During a workshop I conducted a few years ago, I put participants through the old ‘three second test’. That is, I showed examples of some outdoor ads that I had gathered on my travels around town, but only for three seconds at a time. Which is generally acknowledged as the time you supposedly have to get your message across to the average person on the move. I then asked participants to tell me what the ad had said.
Bearing in mind that these were executions featuring, in many cases, around twelve to fifteen messages per layout,, needless to say, nobody passed the test. In fact in most cases, I reckon even a World Champion Speed Reader would have struggled, frankly. Such was the chaotic, unfathomable nature of most of the layouts sporting these messages.
But the important question is, what on earth was an ad featuring fifteen messages doing in an outdoor site? On an escalator panel, no less.
Clearly these were advertising executions assembled by, and approved and paid for by, people who hadn’t the faintest clue what the role of outdoor advertising is. Or how it’s supposed to work. (Which was the whole point of the workshop in the first place, which was I’m happy to say attended mostly by marketing people.)
Now I’m no Warren Buffet but you don’t need to have even an ounce of his financial acumen to have a grasp of how much money is being wasted here.
And the scary thing is, these executions were not the exception. They are everywhere. Cluttered, useless postings which often amount to no more than a Jamie Oliver fruit sundae masquerading as a bad leaflet stuck up on a wall in the bizarre notion that people are going to stop dead in their tracks for five minutes to have a read. “Excuse me, can you stop the escalator as I have just have to read about how the Lucky Gold Jewellery company summer promotion and I don’t care if I am late for my interview.”
I would actually love to be in the room when some of these monsters are being signed off on. I’d love to interview the perpetrators . Know what makes them tick. And ask them – ‘You wouldn’t waste money on a pen that doesn’t write, so why waste thousands of dollars on an ad that’s as useless as a perforated condom?’.
The sad reality is, in Hong Kong at least (although I wouldn’t be surprised if many other countries in Asia share the problem), the best of most outdoor executions are just the ones that are, at best, the least cluttered. (Let’s not even go near the word ‘idea’) Even more worrying, if you are a media owner, is that media owners are being held accountable. Outdoor, as with any medium, is measured on effectiveness. But if an advertisement is so incompetent in its general make up that it would fail even if it were the only thing you had to read while marooned on a desert island, it’s a tad unfair to blame the medium.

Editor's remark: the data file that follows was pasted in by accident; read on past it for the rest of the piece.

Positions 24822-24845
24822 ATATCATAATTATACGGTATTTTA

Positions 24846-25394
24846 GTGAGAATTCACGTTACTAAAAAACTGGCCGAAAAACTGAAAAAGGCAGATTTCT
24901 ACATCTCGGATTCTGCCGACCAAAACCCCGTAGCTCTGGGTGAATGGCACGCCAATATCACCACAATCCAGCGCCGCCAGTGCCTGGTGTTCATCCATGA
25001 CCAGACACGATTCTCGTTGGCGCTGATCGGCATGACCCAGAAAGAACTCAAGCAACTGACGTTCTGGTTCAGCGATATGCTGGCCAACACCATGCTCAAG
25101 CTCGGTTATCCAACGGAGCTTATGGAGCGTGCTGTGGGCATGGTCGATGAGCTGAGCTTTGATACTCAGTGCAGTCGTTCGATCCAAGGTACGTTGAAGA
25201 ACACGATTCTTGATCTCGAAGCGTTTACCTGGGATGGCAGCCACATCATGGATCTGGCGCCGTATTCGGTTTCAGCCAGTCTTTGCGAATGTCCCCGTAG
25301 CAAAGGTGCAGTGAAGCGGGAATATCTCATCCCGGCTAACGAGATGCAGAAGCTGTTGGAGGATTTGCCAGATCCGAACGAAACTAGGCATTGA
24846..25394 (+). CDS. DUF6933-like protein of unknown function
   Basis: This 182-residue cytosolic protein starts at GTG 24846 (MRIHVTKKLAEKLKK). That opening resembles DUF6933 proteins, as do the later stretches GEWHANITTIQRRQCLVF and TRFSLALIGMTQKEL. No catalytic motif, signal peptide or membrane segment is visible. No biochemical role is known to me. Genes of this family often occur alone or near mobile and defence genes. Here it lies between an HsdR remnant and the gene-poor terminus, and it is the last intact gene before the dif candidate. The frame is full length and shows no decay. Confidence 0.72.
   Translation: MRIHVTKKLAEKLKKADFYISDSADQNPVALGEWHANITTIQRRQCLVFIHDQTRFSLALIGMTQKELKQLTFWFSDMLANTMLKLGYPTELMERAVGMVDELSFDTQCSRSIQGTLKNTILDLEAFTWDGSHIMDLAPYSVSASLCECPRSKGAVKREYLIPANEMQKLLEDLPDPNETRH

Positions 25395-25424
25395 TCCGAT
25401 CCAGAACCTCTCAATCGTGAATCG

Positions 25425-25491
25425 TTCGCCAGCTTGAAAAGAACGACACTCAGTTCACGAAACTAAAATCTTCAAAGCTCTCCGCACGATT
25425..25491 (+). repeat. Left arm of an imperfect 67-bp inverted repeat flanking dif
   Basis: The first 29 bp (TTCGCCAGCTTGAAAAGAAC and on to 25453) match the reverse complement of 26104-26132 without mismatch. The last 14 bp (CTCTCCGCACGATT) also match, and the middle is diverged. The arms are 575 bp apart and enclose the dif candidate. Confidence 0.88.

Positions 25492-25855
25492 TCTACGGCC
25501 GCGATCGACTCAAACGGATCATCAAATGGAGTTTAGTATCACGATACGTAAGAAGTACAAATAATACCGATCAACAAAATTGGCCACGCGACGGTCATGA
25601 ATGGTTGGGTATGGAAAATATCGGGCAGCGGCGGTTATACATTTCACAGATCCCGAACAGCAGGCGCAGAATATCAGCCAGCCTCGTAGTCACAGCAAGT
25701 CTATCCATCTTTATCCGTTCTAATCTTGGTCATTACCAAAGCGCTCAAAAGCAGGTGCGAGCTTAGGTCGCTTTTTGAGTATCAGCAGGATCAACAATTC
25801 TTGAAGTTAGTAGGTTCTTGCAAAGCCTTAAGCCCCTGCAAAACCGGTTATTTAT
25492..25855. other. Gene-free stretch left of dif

What on earth is going on? I asked this question of my class, and they were as clueless as I am. Even though many of them are actually paying for this stuff.
So I’ll hazard a guess. Some of it could be because economy-minded clients who book their media directly, triumphantly attempt to save money on the ‘creative’ by getting their neighbour’s nephew with a knack for Photoshop to knock up a quick ‘design’, copy written and provided by – guess who?
That might explain the smaller sites, but how do you account for the consistently atrocious 48-sheet billboards that greet you at the cross-harbour tunnel entrance? Be honest, when was the last time you saw a good one?
The situation is very worrying. As Julia Singleton pointed out in her MEC Sensor study report a few years ago “The message must work with the medium and understand the consumer it is targeting in order to gain any noticeability. I think we have passed the stage where plastering a giant logo, image and strapline will get your ad noticed.”
Frankly, from what I’ve reviewed recently, even that would be a start